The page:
The final step in the acceptance of a new medical hypothesis is often the approval of significant funding to investigate it. In the case of developmental programming (ie, the notion that the in utero environment determines suscep-tibility to many diseases later in life), this has recently come in the form of support by the US Congress for the National Children’s Study, a $3 billion project to follow the impact of environmental factors before, during, and after pregnancy on disease manifestation in some 100 000 children up to the age of 25 years.1 This initiative will, no doubt, yield a wealth of correlative data and identify many new factors potentially affecting developmental programming.

Impaired Fetal Growth, Cardiovascular Disease, and the Need to Move on

NAPOLI, Claudio
2008

Abstract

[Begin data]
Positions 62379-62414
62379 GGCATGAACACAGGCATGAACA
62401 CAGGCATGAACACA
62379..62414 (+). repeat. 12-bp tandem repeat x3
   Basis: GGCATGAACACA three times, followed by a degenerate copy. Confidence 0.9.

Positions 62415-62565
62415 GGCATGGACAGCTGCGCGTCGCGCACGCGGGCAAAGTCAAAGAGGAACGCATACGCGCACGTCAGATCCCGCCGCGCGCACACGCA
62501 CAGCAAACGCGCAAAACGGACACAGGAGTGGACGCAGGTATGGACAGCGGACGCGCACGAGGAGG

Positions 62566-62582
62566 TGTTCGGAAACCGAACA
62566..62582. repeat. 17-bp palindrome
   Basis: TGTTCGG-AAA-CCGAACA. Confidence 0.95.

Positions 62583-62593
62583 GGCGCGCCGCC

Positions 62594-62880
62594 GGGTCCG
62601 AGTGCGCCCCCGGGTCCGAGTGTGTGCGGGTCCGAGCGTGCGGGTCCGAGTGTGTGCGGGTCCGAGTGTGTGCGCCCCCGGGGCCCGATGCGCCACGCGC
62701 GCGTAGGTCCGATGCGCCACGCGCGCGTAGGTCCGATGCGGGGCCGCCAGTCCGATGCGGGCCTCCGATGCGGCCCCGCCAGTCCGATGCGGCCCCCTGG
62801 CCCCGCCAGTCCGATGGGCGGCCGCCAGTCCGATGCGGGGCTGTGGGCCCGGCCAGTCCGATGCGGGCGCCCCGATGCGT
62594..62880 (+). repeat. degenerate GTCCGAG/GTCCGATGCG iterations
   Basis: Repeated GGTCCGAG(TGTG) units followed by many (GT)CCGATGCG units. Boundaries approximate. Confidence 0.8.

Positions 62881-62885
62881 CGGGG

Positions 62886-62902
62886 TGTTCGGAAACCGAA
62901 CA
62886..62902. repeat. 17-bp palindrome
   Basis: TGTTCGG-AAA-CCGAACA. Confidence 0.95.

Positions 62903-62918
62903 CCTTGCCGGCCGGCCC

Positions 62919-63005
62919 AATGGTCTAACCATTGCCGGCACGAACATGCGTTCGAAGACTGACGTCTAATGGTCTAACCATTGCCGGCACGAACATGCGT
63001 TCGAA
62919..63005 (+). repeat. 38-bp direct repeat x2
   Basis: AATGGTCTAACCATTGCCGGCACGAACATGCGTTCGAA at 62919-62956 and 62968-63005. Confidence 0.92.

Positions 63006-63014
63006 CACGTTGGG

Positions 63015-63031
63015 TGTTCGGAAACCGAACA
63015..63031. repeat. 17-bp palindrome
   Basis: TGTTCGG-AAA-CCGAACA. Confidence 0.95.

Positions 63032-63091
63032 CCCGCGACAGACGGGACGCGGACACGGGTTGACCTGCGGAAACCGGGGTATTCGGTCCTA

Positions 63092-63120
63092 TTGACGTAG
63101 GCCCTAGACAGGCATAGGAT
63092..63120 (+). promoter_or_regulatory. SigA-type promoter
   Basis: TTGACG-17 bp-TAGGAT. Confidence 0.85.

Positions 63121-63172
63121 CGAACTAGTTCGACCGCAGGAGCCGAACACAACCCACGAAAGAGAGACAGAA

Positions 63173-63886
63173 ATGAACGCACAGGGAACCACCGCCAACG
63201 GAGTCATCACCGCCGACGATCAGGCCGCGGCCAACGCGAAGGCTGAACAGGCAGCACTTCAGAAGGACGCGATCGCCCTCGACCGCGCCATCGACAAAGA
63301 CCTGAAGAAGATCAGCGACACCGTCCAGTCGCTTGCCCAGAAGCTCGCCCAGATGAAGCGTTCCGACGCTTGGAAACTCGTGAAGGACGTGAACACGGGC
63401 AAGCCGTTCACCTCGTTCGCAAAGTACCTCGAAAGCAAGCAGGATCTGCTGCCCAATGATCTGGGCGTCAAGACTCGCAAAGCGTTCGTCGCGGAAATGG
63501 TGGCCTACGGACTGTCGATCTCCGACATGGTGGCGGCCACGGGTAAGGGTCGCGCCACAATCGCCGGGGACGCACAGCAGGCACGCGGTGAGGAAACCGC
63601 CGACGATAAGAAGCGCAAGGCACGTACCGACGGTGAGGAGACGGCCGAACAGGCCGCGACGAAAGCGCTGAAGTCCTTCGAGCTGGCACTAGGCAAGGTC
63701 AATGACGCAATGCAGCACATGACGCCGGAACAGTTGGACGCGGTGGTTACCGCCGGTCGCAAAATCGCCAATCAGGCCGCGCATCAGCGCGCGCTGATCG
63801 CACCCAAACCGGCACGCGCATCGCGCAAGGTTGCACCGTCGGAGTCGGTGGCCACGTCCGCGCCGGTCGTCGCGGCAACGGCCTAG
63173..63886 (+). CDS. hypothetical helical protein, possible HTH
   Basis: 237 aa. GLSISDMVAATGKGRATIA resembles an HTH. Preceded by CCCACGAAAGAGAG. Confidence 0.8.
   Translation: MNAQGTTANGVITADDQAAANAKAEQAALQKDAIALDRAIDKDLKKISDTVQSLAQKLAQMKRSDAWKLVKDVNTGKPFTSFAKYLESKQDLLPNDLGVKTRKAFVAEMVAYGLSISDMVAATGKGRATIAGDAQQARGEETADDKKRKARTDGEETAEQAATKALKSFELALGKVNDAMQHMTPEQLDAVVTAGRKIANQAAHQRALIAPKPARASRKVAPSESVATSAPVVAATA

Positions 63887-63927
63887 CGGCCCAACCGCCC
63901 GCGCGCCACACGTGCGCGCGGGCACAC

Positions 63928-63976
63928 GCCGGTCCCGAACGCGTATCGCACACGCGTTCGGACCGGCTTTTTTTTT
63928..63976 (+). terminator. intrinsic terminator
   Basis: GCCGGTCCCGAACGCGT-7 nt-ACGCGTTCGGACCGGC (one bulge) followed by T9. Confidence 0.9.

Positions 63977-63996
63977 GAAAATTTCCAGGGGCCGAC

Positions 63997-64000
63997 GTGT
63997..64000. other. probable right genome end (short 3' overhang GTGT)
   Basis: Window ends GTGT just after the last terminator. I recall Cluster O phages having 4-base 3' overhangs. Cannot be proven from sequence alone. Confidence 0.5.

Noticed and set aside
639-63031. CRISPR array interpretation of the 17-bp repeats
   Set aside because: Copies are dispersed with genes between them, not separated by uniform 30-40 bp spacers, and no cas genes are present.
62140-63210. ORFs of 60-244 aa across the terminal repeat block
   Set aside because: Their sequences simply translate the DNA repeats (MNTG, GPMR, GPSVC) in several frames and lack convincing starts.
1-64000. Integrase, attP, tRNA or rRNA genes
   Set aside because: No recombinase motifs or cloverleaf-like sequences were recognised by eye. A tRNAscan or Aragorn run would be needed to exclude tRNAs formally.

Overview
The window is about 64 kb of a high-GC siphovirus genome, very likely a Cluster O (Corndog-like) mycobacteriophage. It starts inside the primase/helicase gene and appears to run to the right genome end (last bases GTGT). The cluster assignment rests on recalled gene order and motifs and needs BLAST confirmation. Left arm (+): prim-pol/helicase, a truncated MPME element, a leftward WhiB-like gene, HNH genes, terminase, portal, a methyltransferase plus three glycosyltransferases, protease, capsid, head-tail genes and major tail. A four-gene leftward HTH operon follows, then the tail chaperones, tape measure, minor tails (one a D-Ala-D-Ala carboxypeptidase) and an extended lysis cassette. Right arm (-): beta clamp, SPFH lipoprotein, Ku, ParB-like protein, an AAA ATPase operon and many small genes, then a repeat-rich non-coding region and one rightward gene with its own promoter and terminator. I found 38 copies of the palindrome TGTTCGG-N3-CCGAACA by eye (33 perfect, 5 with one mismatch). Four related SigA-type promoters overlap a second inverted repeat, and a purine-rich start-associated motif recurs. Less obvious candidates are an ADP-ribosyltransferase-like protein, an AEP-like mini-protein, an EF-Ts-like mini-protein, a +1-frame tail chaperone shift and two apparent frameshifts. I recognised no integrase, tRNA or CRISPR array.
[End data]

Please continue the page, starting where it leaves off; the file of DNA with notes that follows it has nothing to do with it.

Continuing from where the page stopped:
The final step in the acceptance of a new medical hypothesis is often the approval of significant funding to investigate it. In the case of developmental programming (ie, the notion that the in utero environment determines suscep-tibility to many diseases later in life), this has recently come in the form of support by the US Congress for the National Children’s Study, a $3 billion project to follow the impact of environmental factors before, during, and after pregnancy on disease manifestation in some 100 000 children up to the age of 25 years.1 This initiative will, no doubt, yield a wealth of correlative data and identify many new factors potentially affecting developmental programming.
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Utilizza questo identificativo per citare o creare un link a questo documento: http://hdl.handle.net/11591/186312
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